Think about your membership in the sets and subsets I've delineated above. I'm in Group 2(A)(ii), but I have been in Group 1, Group 2(A)(i), and Group 2(B)(i).

Think about how you feel about those in the other groups. Personally, I have respect of all of the subsets (though I can imagine individuals within each of them that I would disapprove of). But maybe you feel hostile toward some of them. Why? Is your view of the birth control coverage issue related to the way you feel — be honest! — about the sex other people are having? If you rankle — like Rush — at other people wanting you to pay for their stuff — is it about sex?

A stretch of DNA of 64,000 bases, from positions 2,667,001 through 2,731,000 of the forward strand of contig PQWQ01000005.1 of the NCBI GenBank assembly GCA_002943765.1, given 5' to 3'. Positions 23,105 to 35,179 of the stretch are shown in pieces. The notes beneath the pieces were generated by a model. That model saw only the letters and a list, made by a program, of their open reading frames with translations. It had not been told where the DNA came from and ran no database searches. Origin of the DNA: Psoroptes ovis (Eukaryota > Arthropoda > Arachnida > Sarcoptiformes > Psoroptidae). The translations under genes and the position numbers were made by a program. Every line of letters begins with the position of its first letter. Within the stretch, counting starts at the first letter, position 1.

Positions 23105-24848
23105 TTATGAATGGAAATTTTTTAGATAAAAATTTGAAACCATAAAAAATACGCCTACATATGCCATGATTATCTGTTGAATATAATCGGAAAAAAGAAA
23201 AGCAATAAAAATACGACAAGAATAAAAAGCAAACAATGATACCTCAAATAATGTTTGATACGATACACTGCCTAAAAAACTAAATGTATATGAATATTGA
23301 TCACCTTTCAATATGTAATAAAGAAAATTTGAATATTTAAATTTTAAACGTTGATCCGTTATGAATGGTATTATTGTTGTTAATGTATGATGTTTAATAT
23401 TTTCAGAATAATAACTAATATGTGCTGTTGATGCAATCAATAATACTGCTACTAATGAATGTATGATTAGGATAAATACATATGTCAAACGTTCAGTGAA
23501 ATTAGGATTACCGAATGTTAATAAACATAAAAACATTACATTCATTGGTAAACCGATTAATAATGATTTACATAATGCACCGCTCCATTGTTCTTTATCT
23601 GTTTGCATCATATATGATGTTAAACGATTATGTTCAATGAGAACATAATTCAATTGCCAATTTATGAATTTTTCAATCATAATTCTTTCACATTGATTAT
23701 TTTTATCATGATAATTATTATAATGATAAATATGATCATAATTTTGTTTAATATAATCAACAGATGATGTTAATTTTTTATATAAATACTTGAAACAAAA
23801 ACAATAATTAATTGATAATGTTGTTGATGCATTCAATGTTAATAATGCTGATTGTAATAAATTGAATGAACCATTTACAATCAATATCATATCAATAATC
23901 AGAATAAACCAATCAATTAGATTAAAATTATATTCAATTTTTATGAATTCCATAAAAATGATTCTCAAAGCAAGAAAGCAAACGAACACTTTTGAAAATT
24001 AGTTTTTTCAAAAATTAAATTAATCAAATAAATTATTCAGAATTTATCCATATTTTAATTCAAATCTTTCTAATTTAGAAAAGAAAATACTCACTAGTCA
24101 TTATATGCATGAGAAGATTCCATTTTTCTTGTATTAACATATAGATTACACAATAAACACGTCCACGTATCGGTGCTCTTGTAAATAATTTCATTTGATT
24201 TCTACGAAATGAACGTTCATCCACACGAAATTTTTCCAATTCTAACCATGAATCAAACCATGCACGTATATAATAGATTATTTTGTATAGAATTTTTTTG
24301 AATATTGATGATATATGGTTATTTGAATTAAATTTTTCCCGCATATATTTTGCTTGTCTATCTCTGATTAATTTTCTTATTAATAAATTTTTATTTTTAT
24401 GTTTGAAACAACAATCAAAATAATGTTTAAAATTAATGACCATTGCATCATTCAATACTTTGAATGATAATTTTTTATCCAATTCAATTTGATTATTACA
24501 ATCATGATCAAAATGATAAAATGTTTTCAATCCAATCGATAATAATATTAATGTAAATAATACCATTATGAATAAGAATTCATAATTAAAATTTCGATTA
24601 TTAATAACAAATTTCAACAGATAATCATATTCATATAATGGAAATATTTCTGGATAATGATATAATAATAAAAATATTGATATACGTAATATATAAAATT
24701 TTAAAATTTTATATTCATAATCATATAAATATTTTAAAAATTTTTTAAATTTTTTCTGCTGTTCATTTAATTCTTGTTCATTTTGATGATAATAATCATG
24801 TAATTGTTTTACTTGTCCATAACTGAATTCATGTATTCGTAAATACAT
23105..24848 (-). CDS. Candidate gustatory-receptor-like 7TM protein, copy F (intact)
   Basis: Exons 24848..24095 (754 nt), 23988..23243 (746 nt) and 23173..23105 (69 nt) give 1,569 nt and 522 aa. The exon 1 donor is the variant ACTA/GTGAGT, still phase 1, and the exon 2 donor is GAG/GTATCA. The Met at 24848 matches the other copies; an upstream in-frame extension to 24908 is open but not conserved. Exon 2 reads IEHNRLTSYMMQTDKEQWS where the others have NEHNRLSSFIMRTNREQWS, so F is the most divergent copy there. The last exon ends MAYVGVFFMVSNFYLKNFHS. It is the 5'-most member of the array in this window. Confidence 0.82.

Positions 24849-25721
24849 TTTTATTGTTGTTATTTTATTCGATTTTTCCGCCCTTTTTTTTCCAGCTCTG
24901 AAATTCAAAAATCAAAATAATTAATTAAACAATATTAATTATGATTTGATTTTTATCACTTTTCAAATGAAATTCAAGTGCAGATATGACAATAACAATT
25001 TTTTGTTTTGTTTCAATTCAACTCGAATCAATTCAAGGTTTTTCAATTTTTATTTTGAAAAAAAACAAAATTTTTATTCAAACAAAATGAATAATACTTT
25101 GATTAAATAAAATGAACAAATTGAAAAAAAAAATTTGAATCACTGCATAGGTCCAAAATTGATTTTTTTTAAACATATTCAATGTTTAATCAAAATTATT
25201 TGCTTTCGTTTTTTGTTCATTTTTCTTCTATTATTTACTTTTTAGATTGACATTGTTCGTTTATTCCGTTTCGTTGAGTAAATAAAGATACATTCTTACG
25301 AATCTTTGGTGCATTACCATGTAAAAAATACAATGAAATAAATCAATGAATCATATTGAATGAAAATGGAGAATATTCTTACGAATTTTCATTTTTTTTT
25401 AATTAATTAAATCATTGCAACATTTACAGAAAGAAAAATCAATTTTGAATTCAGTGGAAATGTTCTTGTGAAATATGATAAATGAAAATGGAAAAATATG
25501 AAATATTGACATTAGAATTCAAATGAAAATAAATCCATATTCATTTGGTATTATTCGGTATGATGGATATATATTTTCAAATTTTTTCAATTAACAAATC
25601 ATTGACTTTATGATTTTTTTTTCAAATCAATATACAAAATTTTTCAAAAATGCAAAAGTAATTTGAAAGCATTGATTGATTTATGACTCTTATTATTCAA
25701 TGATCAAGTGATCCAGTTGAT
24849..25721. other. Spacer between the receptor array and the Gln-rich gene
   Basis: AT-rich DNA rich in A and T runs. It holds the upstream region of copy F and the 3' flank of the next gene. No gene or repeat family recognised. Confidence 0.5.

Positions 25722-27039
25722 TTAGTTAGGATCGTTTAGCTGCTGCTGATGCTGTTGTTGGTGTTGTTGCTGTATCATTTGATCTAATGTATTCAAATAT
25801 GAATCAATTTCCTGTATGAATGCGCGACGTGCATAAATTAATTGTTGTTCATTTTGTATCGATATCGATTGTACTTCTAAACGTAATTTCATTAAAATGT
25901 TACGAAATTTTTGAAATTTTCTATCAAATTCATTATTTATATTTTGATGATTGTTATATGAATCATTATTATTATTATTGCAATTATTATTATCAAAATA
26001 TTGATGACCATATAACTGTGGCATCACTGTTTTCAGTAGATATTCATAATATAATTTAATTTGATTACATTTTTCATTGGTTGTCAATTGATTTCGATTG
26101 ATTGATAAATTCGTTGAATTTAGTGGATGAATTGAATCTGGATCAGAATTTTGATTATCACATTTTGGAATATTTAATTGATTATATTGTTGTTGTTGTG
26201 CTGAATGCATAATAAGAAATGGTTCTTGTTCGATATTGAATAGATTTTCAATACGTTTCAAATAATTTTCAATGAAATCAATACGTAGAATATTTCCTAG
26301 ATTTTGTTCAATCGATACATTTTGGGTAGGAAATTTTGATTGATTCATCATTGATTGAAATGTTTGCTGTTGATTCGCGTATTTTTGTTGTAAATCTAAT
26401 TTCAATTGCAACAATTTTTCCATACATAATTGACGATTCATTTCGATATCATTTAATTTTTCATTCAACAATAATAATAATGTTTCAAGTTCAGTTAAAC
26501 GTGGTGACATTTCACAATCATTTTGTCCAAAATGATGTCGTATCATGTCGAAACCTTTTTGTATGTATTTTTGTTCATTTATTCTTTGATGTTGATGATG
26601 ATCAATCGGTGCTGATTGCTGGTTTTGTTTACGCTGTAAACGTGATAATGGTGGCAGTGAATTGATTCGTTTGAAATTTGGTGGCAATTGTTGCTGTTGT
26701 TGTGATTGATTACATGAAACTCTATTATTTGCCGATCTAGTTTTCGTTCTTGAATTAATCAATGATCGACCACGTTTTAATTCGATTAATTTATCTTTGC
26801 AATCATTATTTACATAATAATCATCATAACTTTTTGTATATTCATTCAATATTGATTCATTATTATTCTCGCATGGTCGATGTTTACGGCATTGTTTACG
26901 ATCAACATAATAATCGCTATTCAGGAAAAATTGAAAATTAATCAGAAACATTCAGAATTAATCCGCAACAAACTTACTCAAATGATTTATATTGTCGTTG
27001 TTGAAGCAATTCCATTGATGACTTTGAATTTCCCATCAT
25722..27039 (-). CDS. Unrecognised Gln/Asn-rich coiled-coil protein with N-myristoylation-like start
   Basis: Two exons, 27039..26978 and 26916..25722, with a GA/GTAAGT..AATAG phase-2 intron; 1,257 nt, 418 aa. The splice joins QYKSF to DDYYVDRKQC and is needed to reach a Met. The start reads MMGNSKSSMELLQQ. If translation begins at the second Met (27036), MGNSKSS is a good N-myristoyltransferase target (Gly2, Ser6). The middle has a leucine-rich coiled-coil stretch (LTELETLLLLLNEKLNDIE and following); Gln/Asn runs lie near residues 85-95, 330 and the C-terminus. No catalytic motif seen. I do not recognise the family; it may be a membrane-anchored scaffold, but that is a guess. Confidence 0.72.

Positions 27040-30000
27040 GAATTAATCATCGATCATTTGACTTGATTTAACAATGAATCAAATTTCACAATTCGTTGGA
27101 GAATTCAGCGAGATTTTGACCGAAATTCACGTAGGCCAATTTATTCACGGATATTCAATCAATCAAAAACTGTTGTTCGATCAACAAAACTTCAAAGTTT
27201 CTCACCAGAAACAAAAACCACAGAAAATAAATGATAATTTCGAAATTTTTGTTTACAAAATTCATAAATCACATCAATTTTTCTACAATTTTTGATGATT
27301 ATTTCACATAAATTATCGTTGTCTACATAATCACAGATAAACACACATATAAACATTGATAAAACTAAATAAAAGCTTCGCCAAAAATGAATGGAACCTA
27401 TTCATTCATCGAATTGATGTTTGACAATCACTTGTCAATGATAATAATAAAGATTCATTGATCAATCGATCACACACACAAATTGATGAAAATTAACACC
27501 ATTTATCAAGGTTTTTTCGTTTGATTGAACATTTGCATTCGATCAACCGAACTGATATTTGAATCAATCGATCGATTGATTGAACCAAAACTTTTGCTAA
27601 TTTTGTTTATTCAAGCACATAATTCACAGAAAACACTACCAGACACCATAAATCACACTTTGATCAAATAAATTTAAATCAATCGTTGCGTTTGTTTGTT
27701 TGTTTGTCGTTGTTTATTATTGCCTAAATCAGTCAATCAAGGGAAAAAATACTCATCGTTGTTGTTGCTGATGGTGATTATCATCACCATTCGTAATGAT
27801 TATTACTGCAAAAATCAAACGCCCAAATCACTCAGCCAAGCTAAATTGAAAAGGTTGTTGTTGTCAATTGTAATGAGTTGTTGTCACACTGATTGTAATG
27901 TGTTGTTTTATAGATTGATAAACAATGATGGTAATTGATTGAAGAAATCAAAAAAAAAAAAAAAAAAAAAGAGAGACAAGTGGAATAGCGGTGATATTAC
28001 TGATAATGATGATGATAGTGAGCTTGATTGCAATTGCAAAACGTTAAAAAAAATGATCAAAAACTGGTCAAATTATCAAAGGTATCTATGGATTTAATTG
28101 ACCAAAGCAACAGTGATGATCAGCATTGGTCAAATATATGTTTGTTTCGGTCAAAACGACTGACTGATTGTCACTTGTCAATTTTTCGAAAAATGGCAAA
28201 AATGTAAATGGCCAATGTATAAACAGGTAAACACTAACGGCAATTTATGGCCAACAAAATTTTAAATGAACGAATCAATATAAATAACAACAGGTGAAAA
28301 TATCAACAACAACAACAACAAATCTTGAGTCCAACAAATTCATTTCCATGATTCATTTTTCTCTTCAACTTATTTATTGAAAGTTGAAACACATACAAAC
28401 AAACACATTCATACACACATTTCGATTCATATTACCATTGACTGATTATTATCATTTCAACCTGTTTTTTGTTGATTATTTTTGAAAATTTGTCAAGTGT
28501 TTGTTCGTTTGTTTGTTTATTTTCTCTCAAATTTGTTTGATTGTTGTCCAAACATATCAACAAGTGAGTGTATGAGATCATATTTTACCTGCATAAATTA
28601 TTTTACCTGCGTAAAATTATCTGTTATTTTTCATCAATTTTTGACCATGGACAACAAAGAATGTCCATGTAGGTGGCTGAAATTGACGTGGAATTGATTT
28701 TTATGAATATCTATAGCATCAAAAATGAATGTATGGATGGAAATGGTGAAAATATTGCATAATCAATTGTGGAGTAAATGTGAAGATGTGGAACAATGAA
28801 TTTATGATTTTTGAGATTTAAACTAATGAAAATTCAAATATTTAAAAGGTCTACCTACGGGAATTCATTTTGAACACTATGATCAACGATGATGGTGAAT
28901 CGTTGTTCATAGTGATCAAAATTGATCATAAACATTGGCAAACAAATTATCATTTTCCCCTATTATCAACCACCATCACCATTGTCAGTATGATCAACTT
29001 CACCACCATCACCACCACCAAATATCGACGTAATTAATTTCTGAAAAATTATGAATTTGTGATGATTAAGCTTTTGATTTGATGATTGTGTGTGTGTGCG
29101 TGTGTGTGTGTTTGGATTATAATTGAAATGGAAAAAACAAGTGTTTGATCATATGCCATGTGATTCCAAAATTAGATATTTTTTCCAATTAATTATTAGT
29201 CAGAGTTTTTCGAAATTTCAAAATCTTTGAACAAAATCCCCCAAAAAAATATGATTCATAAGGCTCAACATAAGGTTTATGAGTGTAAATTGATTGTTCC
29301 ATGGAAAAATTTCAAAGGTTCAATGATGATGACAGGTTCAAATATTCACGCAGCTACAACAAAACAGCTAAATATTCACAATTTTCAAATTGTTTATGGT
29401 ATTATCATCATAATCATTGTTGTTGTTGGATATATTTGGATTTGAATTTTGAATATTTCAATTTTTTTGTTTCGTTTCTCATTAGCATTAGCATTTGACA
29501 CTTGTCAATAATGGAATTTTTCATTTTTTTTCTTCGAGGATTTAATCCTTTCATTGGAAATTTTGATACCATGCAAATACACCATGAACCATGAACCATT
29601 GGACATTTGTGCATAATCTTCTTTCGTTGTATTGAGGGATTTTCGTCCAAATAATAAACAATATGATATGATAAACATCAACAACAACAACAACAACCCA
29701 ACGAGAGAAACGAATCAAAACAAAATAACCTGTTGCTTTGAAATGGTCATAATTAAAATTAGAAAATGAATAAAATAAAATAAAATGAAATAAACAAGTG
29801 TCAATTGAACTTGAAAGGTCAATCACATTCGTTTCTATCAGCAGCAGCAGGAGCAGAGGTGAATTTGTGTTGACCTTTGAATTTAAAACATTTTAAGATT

It's all about sex. Sex, sex, sex.

203 comments:

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Unknown said...

"paying for other people to use birth control seems like a way for society as a whole to save money, because I'm picturing planned pregnancies leading to better behaved, more educable children."

encouraging recreational sex is not going to lead to better, more educable children BECAUSE non-married people who engage in recreational sex are poor role models. Have to add, sometimes they grow up and become responsible adults who realize there are consequences to actions because they have kids and want to be better role models, but advocating hedonism for the sake of "I want to" is not a good start.

Bruce Hayden said...

This is why we now need to get rid of free money going to women that get pregnant out of wedlock. At least, that's MY "incentive" plan. I bet that would prevent far more of such pregnancies than giving away free B/C.